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The Philippine Lawyer – CAN A MARRIAGE BE CONSIDERED VALID EVEN IF THE PERSON SOLEMNIZING THE MARRIAGE HAS NO AUTHORITY TO DO SO?

-Ferdie Aguirre

(About the writer: G. Ferdinand (Ferdie) Aguirre has more than 20 years of combined experience as a legal professional in the Philippines and in Canada. After graduating from the Ateneo de Manila College of Law in 1987 and passing the Bar given that year, he has held the following positions in the Philippine Corporate world: Asst. Senior Vice President of the Philippine National Bank, Senior Manager of the Law Division of the Metropolitan Bank & Trust Company and as Chief Legal Counsel of Unibancard. His private practice included having successfully handled several major cases and being included in the Philippine case books. Ferdie Aguirre was also a professor of Political Science and Business Law before migrating to Ontario Canada in 2005 where worked as a Paralegal. He is presently a Court Agent & a Commissioner for Oaths in Alberta and is now working on his admission to the Alberta Bar. Ferdie Aguirre may be reached at (403) 6131168 /(403) 4747168 or at pilipinolegalservices@yahoo.ca)

CAN A MARRIAGE BE CONSIDERED VALID
EVEN IF THE PERSON SOLEMNIZING THE
MARRIAGE HAS NO AUTHORITY TO DO SO?

Joel and Emy have been dating each other for the last six months, having casually met at a jazz bar in Makati. A few weeks after one thosef dates where they end up having more than a good night kiss, Emy found herself in the “family way”. Since Emy has decided on keeping the baby, Joel had no choice but to agree on the condition that before Emy announces her condition to her family, they would have a “discreet wedding” attended only by two of their closest friends as witnesses. According to Joel, this is the only way that his life can be spared since Emy’s two brothers were known tough guys in their neighbourhood. Emy agreed provided that they will have a church wedding before the child is born.

On the day of the wedding, Emy brought their marriage license and her two closest friends to act as witnesses to a building near Manila City Hall. There they found Joel waiting with a man whom he introduced as a wedding minister. After a brief exchange of vows, Emy, Joel and their witnesses all signed the marriage certificate provided by the minister.

Unknown to Emy and her friends, the “minister” was a fake and cannot perform marriages.

Joel’s plan was to wait for the approval of his work application abroad and leave Emy for good.

That evening, Joel and Emy made her condition known to her family. Using the marriage certificate as a “shield”, the couple only got a tongue lashing from her parents.

Joel subsequently received a call from the employment agency. He was surprised why he was being asked to confirm his marital status as his application does not match the records in the National Statistics Office (NSO).

After conducting some investigation, Joel discovered that one of Emy’s friend who was at their wedding, worked at the Manila City Hall. Apparently she submitted a copy of their marriage certificate to the registry.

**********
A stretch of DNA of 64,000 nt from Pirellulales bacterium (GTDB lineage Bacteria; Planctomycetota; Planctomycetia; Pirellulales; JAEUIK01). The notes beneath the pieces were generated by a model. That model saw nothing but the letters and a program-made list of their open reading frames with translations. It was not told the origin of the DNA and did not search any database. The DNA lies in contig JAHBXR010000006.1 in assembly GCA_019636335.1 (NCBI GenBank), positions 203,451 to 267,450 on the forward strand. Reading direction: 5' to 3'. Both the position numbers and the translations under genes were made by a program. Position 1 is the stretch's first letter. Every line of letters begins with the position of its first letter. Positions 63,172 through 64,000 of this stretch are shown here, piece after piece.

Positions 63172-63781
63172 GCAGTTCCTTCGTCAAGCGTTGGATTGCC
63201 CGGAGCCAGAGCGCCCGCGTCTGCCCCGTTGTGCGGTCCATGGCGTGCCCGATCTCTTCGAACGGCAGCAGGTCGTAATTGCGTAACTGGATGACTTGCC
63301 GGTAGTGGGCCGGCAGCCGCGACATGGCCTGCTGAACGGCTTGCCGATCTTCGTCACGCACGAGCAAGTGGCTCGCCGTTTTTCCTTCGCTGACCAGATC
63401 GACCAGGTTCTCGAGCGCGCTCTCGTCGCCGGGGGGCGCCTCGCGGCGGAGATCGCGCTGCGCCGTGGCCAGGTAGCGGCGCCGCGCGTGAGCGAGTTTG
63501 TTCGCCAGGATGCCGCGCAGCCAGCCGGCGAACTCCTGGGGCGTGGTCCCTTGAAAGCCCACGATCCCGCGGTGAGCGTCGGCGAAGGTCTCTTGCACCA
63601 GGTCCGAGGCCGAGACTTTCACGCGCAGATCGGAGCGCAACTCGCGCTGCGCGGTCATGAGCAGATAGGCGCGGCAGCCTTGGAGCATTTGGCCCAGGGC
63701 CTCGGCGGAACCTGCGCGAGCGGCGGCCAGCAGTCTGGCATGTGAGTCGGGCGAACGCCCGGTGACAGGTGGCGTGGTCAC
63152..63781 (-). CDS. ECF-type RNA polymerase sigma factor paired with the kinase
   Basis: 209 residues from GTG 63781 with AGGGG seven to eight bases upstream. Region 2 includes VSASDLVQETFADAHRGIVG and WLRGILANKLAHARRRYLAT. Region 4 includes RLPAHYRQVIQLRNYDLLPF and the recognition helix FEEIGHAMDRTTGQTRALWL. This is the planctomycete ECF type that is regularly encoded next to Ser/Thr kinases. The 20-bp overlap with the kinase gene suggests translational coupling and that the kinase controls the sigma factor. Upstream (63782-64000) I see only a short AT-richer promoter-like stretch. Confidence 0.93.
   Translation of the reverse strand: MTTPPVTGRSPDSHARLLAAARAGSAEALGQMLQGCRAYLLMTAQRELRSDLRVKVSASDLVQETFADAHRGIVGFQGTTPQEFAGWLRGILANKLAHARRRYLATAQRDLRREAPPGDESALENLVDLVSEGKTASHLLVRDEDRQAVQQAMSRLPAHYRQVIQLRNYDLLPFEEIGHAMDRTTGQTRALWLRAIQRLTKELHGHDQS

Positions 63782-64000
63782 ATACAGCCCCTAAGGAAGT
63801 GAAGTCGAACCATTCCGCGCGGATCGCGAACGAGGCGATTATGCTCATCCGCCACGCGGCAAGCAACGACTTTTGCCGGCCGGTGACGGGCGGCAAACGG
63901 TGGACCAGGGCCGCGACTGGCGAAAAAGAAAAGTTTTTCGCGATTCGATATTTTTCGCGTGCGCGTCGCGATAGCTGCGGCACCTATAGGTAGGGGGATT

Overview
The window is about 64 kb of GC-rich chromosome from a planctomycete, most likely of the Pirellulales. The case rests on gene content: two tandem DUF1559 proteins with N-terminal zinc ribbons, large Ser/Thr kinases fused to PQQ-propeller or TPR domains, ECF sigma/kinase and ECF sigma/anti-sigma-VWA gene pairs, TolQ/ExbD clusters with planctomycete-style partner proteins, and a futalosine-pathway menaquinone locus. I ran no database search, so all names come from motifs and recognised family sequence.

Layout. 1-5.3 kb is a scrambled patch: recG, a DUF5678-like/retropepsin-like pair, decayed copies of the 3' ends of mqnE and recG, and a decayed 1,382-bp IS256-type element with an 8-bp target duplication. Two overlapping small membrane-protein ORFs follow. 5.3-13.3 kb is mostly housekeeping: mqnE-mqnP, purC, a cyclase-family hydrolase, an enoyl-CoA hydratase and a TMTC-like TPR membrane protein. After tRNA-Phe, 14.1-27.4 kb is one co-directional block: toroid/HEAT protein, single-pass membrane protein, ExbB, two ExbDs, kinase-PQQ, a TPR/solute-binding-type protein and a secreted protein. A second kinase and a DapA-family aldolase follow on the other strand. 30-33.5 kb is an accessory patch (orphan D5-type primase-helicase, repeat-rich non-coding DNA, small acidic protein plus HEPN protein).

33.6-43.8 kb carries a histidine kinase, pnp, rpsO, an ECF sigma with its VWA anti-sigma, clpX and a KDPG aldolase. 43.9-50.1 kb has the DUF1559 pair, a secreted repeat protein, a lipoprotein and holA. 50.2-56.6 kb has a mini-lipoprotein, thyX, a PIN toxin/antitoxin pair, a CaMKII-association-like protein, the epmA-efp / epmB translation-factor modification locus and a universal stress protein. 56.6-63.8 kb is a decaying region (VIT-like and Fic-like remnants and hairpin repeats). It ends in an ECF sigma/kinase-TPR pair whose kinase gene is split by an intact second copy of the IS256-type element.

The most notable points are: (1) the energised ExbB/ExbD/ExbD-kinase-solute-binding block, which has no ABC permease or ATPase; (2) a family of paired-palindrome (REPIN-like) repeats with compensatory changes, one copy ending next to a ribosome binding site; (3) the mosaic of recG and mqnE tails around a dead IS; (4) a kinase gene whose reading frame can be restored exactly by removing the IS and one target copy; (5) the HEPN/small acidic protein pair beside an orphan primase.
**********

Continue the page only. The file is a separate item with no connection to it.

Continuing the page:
Joel immediately went to the NSO and requested that his marital status be changed from married to single. He argued that since the person who performed the marriage was not authorized by law, his marriage to Emy is void.

WAS THERE A VALID MARRIAGE?

It is believed that there is a valid marriage. We quote Article 35(2) of the Family Code:

Chapter 3. Void and Voidable Marriages

Art. 35. The following marriages shall be void from the beginning:
(1) Those contracted by any party below eighteen years of age even with the consent of parents or guardians;
(2) Those solemnized by any person not legally authorized to perform marriages unless such marriages were contracted with either or both parties believing in good faith that the solemnizing officer had the legal authority to do so; (underscoring provided)
(3) Those solemnized without license, except those covered the preceding Chapter;
(4) Those bigamous or polygamous marriages not failing under Article 41;
(5) Those contracted through mistake of one contracting party as to the identity of the other; and
(6) Those subsequent marriages that are void under Article 53.

Since Emy believed in good faith that the solemnizing officer had the authority to do so, her marriage to Joel must be considered as valid.

(Legal Disclaimer: This article is designed for general information only. The information presented at this site should not be construed to be neither formal legal advice nor the formation of a lawyer/client relationship.)



One Comment on "The Philippine Lawyer – CAN A MARRIAGE BE CONSIDERED VALID EVEN IF THE PERSON SOLEMNIZING THE MARRIAGE HAS NO AUTHORITY TO DO SO?"

  1. omar poreno on Fri, 11th Feb 2011 7:20 am 

    what if the marriage was celebrated without a marriage license and the person who solemnized it had no authority. the bride wasn’t aware of the necessity of a marriage license and she believed in good faith that the fake priest had the authority to carry out the marriage?







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